In the Yakima country, thus proving
the truth of the adage that truth is
stranger than fiction. The foregoing
is brought forcibly to mind by an in
vestigation Into the proposition of
the Parker Heights Orchard com
pany, some of the results of which
follow. Particular attention is called
to a fe wof the striking innovations
inaugurated by the company as com
pared with most ot the companies
elsewhere, and, with nearly all the
other companies In this favored sec
tion of the greatest orchard lands on
the face of the earth.
The company has a tract of 160
acres one mile from Buena, 16 miles
from North Yakima, on the line of
the O. W. R. & N. Co. line, recently
completed. This land Is beautifully
located, sloping gradually, making It
Ideal for Irrigation, equal to that of
the world famous Nob hill lands of
North Yakima. From the sightly
I elevation may be seen 300 hundred
homes, where peace and plenty dwell,
while to the westward and southwest
Mount Rainier and Mount Adams
I raise their snowy bulk of sootloss
Method of Getting Water
The two particular points of In
terest are the method of getting the
water onto the land and distribut
ing It, and the plant by which the
above is accomplished. The first cost |
of the machinery at the pumping sta
tion was two or three times as much I
as mlgiit have been gotten along with
for the time being, but that would
ultimately have been much more ex
pensive for the owners of the tracts j
of lund covered by the system.
Water is raised by the pumps to
three different elevations, the first ot
50 feet, the second of 100 feet, the
third of 150 feet. Each one hun
dred acres is entitled to one cubic
foot of water per second, this being
much more than will ever be neces
sary to use. The water being raised
to the different elevations is deter
mined by the number of acres ot land
to be supplied. Water is supplied
from tho Union Gap Ditch company
line.. The company is the owner of
a full water right, enough to irrigate
more than three times the amount of
lands entitled to it.
About tho Machinery
The machinery consists of one 100
--horse power motor, on each side of
which is a vertical triplex plunger
pump, driven from the motor direct
by gearl. 3, power from tho propul
sion of the motor being furnished by
the Pacific Pjwer & Light company
from its line running through Parker
Bottom and Zillah. All the preceding
are mounted on the same cast iron
bedplate, installed on solid concrete
foundation 11x3 feet. Near the mid
dle, at one side, is a well 7 feet In
diameter, 14 feet deep, circular in
section, lined with concrete. Leading
Into this well from the ditch Is a 12
--lnch cement pipe line. Suction pipes
from the pumps lead down into the
well, taking water as desired. The
pumps are two In number, the small
er with a plunger 5 Inches in dia
meter and an 8-inch stroke, capable
of raising 100 gallons of water per
minute to a height of 150 feet above
the canal level. The second pump
has plunger S inches in diameter,
with 8-inca stroke, with capacity of
raising 250 gallons per minute to a
height of 60 feet. The big pump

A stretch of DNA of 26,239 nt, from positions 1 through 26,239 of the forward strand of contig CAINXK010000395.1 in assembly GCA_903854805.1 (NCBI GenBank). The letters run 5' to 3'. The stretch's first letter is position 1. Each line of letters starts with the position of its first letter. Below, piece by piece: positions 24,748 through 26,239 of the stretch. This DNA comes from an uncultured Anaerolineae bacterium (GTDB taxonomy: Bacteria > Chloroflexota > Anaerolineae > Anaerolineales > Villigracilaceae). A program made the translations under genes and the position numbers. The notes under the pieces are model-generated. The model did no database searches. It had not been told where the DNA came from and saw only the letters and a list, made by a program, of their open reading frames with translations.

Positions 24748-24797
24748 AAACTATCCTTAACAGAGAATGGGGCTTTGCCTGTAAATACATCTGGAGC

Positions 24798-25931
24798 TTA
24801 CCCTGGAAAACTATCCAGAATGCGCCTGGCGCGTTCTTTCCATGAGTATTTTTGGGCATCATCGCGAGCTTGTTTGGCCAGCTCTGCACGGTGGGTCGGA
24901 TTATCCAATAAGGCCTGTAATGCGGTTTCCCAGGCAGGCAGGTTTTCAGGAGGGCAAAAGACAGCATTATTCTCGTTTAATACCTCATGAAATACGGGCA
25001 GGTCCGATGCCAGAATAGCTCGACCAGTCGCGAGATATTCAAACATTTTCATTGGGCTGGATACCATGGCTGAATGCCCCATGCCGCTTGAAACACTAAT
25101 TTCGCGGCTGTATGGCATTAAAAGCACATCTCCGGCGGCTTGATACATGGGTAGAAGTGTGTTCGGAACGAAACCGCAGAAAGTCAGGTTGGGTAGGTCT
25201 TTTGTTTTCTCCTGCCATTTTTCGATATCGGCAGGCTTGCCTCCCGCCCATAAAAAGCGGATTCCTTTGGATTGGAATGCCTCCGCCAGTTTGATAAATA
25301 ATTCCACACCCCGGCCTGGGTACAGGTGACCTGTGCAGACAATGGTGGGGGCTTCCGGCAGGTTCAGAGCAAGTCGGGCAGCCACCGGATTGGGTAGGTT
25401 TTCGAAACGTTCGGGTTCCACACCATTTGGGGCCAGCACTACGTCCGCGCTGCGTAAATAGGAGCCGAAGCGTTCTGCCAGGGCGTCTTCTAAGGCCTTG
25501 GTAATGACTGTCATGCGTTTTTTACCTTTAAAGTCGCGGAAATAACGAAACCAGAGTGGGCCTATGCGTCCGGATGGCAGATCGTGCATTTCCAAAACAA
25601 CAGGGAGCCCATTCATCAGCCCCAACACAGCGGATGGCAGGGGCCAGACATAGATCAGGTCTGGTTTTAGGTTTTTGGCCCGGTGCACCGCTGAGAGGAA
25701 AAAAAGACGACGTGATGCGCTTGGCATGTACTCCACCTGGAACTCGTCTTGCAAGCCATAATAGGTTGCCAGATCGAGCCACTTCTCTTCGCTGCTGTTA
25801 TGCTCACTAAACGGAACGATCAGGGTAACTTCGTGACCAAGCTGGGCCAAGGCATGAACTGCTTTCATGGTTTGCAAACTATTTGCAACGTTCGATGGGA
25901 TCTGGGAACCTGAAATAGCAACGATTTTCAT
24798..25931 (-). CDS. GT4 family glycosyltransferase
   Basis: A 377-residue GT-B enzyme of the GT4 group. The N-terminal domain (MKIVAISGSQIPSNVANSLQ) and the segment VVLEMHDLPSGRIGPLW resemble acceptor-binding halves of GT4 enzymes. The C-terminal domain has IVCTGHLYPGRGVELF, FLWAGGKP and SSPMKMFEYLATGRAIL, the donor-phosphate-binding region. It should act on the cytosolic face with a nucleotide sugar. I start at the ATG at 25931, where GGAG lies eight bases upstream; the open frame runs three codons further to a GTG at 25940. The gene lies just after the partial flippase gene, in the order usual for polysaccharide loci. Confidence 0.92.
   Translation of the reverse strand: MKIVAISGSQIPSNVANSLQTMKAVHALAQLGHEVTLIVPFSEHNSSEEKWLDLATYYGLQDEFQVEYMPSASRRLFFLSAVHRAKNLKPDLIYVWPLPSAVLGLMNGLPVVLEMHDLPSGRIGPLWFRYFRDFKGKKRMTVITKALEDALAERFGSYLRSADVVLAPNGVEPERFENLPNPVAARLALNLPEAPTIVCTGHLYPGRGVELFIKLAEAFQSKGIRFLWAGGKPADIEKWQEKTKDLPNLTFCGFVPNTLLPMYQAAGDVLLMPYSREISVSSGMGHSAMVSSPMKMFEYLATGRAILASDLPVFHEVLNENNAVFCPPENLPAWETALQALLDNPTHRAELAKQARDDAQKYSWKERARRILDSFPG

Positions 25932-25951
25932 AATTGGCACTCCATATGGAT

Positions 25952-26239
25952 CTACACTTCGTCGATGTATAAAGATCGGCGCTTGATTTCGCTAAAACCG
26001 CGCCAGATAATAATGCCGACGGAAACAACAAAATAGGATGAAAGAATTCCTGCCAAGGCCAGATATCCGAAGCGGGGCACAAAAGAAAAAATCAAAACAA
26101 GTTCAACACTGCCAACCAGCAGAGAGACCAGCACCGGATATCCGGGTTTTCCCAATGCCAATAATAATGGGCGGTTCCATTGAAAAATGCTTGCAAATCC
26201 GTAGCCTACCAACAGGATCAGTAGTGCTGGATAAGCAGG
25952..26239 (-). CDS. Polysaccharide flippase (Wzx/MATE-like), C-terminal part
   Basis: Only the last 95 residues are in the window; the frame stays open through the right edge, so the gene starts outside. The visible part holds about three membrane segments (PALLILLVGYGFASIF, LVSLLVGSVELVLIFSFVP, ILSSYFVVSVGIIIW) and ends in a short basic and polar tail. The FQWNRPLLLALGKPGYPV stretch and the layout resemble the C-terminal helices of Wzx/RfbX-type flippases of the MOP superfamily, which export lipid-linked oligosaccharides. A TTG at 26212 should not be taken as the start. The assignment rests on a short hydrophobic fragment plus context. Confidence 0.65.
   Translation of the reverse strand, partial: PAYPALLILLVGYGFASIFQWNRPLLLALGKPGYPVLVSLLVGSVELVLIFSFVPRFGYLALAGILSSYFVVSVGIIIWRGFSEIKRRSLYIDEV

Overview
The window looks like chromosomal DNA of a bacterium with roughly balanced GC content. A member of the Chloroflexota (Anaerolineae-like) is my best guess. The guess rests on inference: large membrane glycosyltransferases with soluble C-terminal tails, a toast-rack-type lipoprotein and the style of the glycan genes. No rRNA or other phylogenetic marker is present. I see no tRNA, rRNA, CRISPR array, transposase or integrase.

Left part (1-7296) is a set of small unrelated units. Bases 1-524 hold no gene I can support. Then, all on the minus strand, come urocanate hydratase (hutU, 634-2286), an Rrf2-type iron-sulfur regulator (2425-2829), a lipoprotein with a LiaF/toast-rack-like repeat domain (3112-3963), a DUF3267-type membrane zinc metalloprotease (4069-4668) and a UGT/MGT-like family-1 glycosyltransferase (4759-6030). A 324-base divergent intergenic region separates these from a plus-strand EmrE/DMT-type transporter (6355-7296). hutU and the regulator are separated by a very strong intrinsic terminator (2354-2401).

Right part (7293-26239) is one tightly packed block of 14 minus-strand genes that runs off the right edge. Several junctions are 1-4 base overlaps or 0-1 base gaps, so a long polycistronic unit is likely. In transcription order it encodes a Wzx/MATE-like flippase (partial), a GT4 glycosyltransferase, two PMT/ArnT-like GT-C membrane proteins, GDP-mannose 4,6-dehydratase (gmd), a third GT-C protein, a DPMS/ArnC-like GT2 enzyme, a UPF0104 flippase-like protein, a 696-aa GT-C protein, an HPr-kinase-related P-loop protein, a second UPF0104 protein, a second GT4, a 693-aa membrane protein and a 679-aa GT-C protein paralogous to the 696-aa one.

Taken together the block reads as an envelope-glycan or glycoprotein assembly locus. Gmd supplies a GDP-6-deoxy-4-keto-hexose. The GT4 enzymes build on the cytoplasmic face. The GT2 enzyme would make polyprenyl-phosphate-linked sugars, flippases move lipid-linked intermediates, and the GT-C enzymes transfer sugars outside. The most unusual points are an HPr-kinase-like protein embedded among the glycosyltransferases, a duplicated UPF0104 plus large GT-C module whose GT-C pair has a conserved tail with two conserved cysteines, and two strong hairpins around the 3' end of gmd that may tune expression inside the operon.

works raising water to the 50-root
level, the smaller one pumping to
the 150-foot level, working only part
of the time. The rest of the time the
larger pump Is used to raise water to
the 100-foot level, the Dower required
in each case being the same.
Water Carried In Pipes
The water Is conveyed to the high
est point of each tract in under
ground wooden pipe, doing away with
the ordinary ditches, which take up
so much valuable land and which are
breeding places for weeds and a
source of big loss of water. Right
here Is the big point. If the water
were to be pumped onto each tract
at all hours of the day and night, the
amount of water In the pipes would
of course be very small. By pump
ing the water onto the tracts for a
portion of the time only, the one do
ing the irrigating Is not required to
he on hand constantly, while the
total supply of water furnished is at
the same time more than sufficient
for all needs of irrigation.
The management of the Parker
Heights Orchard company Is practic
ally the same as that of the Yakima
Orchard Development company,
handling the Beulah lands, and the
Mt. Adams View Orchard company,
with a tract near Zillah. In the
three tracts there are nearly 900
acres. Nearly half the tracts of the
Parker Heights Orchard company
proposition have been sold, most of
the purchasers residing in the east.
The officers are as follows: Charles
N. Hunt, president and treasurer;
Charles Leigh Hunt, secretary and j
manager. The above two and the fol
lowing are the stockholders: Blanch
E. Ballard and Sarah Faegre Hunt I
Silver Lead Mine at Libby in
Which Local People Were In
terested, Has New Owners
Had Held on for Years to Interests
Which He Still Believes Are;
Sure to Make Some Millionaires
Out of Holders I
W. D. Wrlghter has returned from
Spokane and Libby, Mont., where he
negotiated the sale, for approximate- ,
,ly $200,000, of the Snowshoe silver,
lead mine of the Rustler Mining &
Killing company. This is a property
which Messrs. Wrlghter, I. H. Dills,
W. L. Lemon and a number of other
North Yakima people were heavly
Interested and on the sale of which
they make 50 per cent on their In
vestment. The purchase was made
by E. H. Wilson of San Francisco,
a Nevada and California mining
man, who Is preparing actively for
the Installation of machinery, the
construction of additional reservoir
capacity, mill improvements, etc., at
a cost of many thousands of dollsr«
He expects to have 150 men at work
In the mine and mill by July 1.
To the Western News of Libby, Mr.
Wilson said he considered the prop
erty to be "one of the strong veln«
of the mining world." The property,
which carries silver and lead, and
small quantities of gold has already